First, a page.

Becoming Stroke Smart means answering just three questions correctly!

Question #1--What is a stroke? 

Answer:  A stroke is a medical emergency that occurs when blood flow to parts of the brain is interrupted. Roughly 87% of strokes are ischemic strokes (depicted below, courtesy of the National Institute of Neurological Disorders and Stroke), meaning that a clot blocks blood flow in an artery to the brain where it is needed.

Question #2--What are the signs and symptoms of a stroke? 

Answer: Most strokes involve facial drooping and arm weakness/numbness, especially on one side. Slurred speech is also common. Other symptoms may include sudden onset loss of balance/dizziness, changes in or loss of vision, difficulty speaking or understanding speech, and severe headache. Signs and symptoms depend on where the stroke occurs in the brain and can be different for each person, and for each stroke if a person suffers more than one.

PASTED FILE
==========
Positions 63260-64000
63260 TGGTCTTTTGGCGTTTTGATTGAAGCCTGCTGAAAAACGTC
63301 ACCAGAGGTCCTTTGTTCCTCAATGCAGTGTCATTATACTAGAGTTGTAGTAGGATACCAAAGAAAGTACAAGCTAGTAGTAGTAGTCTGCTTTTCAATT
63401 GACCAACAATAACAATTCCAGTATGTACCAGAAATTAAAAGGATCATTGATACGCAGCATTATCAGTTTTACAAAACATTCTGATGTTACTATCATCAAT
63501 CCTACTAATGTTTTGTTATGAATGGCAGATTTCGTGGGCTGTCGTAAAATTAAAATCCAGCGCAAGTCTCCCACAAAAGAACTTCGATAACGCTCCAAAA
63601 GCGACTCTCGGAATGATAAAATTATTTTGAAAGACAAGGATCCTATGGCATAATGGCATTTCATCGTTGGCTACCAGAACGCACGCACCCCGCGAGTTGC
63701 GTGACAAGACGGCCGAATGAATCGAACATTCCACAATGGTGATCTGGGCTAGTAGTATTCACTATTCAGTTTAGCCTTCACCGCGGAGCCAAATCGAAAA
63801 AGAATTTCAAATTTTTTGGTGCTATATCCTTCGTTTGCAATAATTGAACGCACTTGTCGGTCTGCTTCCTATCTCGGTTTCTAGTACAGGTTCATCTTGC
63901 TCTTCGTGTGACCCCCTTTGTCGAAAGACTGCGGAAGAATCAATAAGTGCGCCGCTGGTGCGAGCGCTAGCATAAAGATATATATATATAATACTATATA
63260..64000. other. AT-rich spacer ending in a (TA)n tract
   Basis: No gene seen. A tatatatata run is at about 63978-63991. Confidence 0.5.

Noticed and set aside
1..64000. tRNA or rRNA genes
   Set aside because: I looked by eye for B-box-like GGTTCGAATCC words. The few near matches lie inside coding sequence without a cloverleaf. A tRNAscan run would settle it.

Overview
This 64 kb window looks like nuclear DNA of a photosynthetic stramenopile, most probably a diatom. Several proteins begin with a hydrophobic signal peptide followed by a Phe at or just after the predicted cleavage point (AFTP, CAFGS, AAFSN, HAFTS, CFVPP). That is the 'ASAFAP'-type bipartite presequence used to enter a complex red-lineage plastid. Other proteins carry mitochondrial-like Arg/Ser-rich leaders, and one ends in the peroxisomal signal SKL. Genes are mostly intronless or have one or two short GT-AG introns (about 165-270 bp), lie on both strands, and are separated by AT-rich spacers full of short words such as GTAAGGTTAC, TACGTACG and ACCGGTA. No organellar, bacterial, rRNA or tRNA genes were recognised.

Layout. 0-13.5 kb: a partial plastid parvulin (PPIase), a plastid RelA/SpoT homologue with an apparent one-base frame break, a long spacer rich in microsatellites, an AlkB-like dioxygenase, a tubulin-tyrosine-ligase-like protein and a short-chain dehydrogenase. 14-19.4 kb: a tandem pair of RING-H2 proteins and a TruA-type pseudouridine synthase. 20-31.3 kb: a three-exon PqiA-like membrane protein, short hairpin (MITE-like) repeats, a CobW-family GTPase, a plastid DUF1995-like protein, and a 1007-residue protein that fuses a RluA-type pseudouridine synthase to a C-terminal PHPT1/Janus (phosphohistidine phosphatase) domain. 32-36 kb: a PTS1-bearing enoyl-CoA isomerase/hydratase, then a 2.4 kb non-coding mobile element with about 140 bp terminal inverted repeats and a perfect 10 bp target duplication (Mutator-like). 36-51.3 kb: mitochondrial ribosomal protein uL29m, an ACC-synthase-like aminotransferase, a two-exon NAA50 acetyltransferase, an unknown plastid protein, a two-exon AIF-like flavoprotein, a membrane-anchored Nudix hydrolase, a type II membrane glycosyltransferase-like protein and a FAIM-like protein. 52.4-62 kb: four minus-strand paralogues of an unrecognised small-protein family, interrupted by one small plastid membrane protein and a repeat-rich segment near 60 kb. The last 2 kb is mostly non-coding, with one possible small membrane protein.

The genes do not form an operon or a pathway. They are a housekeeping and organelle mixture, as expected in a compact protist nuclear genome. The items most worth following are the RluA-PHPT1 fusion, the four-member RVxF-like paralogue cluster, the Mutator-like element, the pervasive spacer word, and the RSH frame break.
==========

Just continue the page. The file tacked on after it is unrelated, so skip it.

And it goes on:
Questions #3--What is the best way to stop a stroke?

Answer: Call 9-1-1 immediately! Don't drive yourself to the ER (your condition could worsen, causing you to crash and hurt yourself or someone else). Don't call your primary care doctor (waiting for an appointment, even that same day, wastes precious time as treatment must be delivered within 3 hours of onset). Don't have someone else drive you to the hospital (some emergency rooms are not equipped to deliver the necessary treatment). 

 Effective treatments are available when 911 is called immediately upon onset of symptoms.

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